New Russian Government Appointments are a Farce – What’s New?

  • Russian government appointments, key Putin supporters kept their portfolios.
  • The musical chairs farce continues.
  • The vote on the proposed Russian constitution ammendments is supposed to take place prior to May 1, 2020.

The new, not so new, Russian government appointments were announced. Russian President Vladimir Putin’s speech was followed by the resignation of the Russian Prime Minister Dimitry Medvedev and his cabinet. Putin desires to amend the Russian constitution that was created in 1993, two years after the Soviet Union collapsed in the 1991. The vote about the newly proposed amendments is expected to occur before May 1, 2020.

The date is symbolic as it signifies Spring and Labor Day. In 1918, May 1 (May Day) became an important public holiday, known as the Day of the International Solidarity of Workers, in the Soviet Union. Most Soviet cities had parades and obligatory workers’ marches on this day until 1990. The Russian Parliament renamed the holiday as Spring and Labor Day in 1992.

The new Russian government appointments have been announced:

  • In accordance with paragraph “d” of article 83 of the Constitution of the Russian Federation, appoint Andrei Belousov as the First Deputy Prime Minister of the Russian Federation, relieving him of his prior post as Minister of Economic Development.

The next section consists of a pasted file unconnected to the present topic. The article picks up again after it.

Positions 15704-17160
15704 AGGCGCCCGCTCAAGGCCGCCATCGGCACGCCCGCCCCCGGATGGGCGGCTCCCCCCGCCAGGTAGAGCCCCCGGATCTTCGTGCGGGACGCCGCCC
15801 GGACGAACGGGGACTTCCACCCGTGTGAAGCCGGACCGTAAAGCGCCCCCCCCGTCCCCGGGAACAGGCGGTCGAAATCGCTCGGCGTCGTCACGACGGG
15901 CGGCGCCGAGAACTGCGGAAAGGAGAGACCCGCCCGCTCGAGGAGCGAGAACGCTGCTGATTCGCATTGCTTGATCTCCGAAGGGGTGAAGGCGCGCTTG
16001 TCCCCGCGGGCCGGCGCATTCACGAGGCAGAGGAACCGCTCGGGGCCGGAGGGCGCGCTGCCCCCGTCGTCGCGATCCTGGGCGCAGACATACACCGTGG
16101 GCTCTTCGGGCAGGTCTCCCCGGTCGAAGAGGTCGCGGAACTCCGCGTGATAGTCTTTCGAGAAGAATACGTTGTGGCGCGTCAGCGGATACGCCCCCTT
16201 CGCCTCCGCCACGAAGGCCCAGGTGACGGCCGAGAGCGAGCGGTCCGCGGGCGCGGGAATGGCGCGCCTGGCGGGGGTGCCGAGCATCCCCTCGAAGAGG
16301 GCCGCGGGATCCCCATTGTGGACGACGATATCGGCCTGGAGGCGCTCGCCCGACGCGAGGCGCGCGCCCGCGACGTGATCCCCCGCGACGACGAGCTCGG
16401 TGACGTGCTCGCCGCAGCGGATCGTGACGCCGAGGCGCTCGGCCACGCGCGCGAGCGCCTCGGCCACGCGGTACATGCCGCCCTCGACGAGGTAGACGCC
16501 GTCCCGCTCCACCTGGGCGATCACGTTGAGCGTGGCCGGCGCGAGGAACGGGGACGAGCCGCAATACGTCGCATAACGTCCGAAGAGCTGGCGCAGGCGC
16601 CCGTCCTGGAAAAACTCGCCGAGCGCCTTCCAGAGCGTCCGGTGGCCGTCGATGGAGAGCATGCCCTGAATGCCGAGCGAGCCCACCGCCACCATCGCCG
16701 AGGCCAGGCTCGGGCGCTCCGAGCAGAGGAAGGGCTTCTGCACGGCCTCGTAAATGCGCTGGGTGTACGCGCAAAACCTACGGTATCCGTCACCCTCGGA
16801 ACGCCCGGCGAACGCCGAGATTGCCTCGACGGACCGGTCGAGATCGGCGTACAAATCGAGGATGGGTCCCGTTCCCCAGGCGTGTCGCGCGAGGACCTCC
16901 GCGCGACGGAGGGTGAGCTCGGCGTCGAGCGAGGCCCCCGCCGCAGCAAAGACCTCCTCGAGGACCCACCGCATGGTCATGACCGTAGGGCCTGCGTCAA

• Appoint Dmitry Grigorenko as Deputy Prime Minister of the Russian Federation Chief of Staff of the Government of the Russian Federation.  He is former vice of the Federal Tax Services.
  • Appoint Yuri Trutnev as Deputy Prime Minister of the Russian Federation-Plenipotentiary representative of the President of the Russian Federation in the far Eastern Federal district. Will keep his role as the president’s representative in the Dalneyvostok district.
  • Appoint Victoria Abramchenko V. Deputy Chairman of the Government of the Russian Federation. She is former head of the government registry services.
  • Appoint Yuri Borisov as Deputy Prime Minister of the Russian Federation (Former vice in the defense sector agency).
  • Appoint Tatyana Golikova as Deputy Prime Minister of the Russian Federation (Former vice of social policy).
  • Appoint Alexey Logvinovich Overchuk as Deputy Prime Minister of the Russian Federation (Former vice of federal tax services).
  • Appoint Marat Shakirzyanovich Khusnullin as Deputy Prime Minister of the Russian Federation (Former minister of construction in development in Tatarstan).
  • Appoint Dmitry Chernyshenko as Deputy Prime Minister of the Russian Federation. Former president of the Sochi 2014 Olympic and Paralympic committee.
  • Appoint Vladimir Kolokoltsev as Minister of Internal Affairs of the Russian Federation. Remains with the same portfolio.
  • Appoint Yevgeny Zinichev as the Minister Of the Russian Federation for civil defense, emergency situations and elimination of consequences of natural disasters. Remains with the same portfolio.
  • Appoint Sergey V. Lavrov as Minister of Foreign Affairs of the Russian Federation. Remains with the same portfolio.